2010 to be among warmest years ever

December 3, 2010 12:00 am

, CANCUN, Dec 3 – The year 2010 will be one of the warmest ever, climaxing a record-breaking decade, the UN\’s World Meteorological Organization said at global climate talks Thursday.

"2010 is almost certain to be in the top three warmest years on record," WMO Secretary General Michel Jarraud told a press conference. "It is probably the warmest one up to October-November."

He added: "The decade from 2001 to 2010 has set a new record, it will be the warmest decade ever since we have records."

The snapshot was published on the fourth day of the 12-day talks in Cancun under the UN Framework Convention on Climate Change (UNFCCC).

Jarraud said he hoped the provisional assessment — a consensus of temperature data from four meteorological institutions — would guide policymakers negotiating a post-2012 pact on global warming.

"This is the (scientific) foundation to say where we are now, these are the facts," he said. "Of course, if nothing is done, this curve will go on increasing and increasing, it will go up and up."

Only two other years, 1998 and 2005, have been warmer since records began, and only marginally so, said Jarraud. Reliable statistical records for world weather date from 1850.

The benchmark for warming is 14 degrees Celsius (57.2 degrees Fahrenheit), comprising the global combined surface temperatures of the air and sea from 1961-1990.

In 1998, temperatures were 0.53 C (0.95 F) above that level, and 2005 exceeded it by 0.52 C (0.93 F). For January-October 2010, there was a rise of 0.55 C (0.99 F), with a margin of error of plur or minus 0.11 C (0.17 F), although there are still two more months of monitoring left.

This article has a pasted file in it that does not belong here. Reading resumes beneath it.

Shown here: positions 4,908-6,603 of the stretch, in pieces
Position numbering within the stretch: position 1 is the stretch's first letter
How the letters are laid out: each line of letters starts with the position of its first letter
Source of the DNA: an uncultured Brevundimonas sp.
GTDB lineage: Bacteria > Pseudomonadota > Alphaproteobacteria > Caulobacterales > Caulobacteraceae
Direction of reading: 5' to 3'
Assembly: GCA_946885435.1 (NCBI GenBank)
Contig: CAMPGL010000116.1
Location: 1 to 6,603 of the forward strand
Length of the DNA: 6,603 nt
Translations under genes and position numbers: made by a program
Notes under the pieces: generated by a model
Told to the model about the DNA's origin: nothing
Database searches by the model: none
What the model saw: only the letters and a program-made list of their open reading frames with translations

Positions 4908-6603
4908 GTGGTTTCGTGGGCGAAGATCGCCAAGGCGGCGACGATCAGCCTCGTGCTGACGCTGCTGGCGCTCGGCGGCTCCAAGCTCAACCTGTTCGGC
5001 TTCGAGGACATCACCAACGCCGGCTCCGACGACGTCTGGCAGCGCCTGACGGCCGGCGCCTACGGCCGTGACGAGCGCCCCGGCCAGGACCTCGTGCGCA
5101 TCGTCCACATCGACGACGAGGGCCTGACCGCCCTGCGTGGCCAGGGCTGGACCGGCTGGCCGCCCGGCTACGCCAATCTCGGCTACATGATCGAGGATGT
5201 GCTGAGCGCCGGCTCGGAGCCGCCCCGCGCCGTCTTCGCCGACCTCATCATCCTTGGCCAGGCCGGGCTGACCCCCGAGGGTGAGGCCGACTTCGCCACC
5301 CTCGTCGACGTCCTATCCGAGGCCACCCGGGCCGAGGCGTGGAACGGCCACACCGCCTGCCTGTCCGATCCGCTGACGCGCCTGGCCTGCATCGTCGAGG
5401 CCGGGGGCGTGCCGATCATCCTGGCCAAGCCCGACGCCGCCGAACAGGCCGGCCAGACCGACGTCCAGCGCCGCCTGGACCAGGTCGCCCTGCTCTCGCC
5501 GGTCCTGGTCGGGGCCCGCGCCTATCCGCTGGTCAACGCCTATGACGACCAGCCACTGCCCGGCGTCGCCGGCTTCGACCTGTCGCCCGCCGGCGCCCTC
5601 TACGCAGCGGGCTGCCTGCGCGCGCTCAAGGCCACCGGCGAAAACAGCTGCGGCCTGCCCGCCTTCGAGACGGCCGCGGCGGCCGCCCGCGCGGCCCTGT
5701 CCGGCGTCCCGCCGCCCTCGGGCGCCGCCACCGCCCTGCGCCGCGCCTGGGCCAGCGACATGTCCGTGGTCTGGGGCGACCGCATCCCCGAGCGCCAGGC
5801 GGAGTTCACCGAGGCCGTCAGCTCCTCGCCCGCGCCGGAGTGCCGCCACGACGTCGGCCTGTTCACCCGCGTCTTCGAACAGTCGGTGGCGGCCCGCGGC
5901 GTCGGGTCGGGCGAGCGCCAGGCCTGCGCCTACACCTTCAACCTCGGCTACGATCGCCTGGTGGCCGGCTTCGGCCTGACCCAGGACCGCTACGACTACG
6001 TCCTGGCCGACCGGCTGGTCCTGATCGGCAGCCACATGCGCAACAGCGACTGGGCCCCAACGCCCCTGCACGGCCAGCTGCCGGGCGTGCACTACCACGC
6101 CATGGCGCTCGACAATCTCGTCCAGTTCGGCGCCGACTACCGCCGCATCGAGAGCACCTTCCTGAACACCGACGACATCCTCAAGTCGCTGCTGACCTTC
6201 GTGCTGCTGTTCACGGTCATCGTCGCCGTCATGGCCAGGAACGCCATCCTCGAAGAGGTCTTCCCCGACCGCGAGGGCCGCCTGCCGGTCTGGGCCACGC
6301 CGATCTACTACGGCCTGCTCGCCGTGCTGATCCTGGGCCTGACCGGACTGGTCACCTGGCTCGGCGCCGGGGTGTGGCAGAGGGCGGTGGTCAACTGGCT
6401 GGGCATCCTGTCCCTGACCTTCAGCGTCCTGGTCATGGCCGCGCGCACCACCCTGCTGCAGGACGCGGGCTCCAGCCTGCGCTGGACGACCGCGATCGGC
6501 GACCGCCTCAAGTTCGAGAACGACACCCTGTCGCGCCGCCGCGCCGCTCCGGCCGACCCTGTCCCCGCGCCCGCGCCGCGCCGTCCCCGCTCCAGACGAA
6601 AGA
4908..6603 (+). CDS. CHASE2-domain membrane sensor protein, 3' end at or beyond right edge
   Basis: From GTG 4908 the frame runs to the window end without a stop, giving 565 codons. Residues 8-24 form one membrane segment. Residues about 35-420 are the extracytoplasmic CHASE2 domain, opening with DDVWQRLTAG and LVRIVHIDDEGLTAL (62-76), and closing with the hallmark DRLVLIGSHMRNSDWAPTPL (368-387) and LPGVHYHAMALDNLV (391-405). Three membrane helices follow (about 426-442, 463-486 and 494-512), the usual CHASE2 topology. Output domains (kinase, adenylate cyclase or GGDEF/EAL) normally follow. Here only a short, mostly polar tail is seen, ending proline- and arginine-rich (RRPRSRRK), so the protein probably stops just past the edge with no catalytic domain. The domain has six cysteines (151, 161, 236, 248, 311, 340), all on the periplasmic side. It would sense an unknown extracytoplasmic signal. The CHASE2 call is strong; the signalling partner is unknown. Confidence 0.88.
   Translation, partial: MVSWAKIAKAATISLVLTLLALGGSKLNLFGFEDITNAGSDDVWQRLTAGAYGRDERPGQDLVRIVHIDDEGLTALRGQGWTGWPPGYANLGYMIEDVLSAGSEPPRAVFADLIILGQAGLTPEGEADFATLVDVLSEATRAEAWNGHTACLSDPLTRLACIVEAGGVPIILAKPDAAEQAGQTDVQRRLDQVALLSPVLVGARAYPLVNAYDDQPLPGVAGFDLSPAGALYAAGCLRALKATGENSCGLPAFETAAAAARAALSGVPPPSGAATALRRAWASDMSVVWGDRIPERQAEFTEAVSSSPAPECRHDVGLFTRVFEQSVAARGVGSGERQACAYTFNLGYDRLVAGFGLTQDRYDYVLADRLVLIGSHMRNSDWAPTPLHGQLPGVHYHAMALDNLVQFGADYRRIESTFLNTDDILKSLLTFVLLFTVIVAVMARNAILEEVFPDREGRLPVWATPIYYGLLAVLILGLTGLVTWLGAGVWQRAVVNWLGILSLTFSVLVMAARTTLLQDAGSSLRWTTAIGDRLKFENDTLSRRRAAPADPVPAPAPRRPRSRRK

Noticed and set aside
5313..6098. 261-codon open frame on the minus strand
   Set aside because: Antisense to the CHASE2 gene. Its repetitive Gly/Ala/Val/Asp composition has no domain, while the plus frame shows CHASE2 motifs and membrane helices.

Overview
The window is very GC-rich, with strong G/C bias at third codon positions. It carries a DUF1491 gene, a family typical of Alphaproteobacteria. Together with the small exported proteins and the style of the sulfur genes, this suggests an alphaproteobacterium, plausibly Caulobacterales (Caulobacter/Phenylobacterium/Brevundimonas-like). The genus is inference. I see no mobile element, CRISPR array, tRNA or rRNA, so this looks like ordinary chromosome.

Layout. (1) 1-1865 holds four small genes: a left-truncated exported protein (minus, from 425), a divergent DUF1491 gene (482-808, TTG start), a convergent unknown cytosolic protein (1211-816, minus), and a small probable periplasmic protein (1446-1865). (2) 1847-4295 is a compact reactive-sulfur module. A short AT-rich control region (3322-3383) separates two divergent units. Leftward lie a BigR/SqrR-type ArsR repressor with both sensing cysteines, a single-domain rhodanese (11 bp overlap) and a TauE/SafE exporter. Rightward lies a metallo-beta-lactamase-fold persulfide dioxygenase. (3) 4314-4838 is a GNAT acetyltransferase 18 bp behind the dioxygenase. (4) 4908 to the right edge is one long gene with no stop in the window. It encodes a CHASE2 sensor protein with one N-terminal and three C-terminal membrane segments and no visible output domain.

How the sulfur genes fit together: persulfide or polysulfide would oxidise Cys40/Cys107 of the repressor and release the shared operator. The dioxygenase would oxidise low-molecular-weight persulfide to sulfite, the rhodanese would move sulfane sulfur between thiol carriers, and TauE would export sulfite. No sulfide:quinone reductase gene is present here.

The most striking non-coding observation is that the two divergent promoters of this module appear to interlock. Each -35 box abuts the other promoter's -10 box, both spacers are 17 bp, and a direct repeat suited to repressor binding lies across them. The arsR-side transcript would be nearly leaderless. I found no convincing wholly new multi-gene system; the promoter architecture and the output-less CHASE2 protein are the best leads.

The final figures for 2010 will be issued next February.

In the decade from 2001 to 2010, global temperatures have averaged 0.46 C (0.82 F) above the 1960-1990 yardstick.

Jarraud said these measurements were a further indicator that global warming was on the march.

The figures do not by themselves pin the cause on man-made greenhouse gases, although this is confirmed separately by other research into concentrations of carbon emissions in the atmosphere, he said.

"It\’s an additional element to confirm that there is indeed warming… the man-made (causes) you can deduct from other curves, such as greenhouse-gases," said Jarraud.

The report swung a spotlight on a wide range of extreme weather events in 2010, including an unprecedented heatwave in Russia, in which around 11,000 people died.

This phenomenon was linked to extreme moonsoon rainfall in Pakistan that affected millions of people, it said.

Other places that experienced extremely high temperatures were most of Canada and Greenland, the northern half of Africa and South Asia and the western part of China, where Yunnan and Guizhou provinces both had their lowest rainfalls on record.

In some of these heat-hit regions, annual mean temperatures were 3 C (5.4 F) or more above the norm.

Parts of the Amazon basin were badly affected by drought in the later part of 2010, according to the WMO. The Rio Negro, a major tributary to the Amazon, plunged to its lowest level on record.

In many parts of the mid-latitude northern hemisphere, though, the winter was abnormally cold. Ireland and Scotland experienced their coldest winter since 1962-1963, and many other parts of northern and central Europe saw their coldest winter since the 1980s or 1970s.

Hurricanes, typhoons and cyclones are on course to have the least active year since 1979.

Only 65 tropical storms have been observed since the start of the year, and only 35 have reached hurricane-force intensity, compared with the long-term average of 85 and 44 respectively.

Arctic sea ice in the summer of 2010, meanwhile, reached the third lowest extent recorded.

"We are extremely concerned… (this) is certainly a measure of global warming," said Jarraud.

The campaign group Oxfam said the findings confirmed the need for a "climate fund" to help people exposed to shifting weather patterns.

"The climate is changing," Oxfam New Zealan\’s executive director, Barry Coates, said. "This is making it harder for people to survive. In the first nine months of this year, 21,000 people died due to weather-related disasters — more than twice the number for the whole of 2009."


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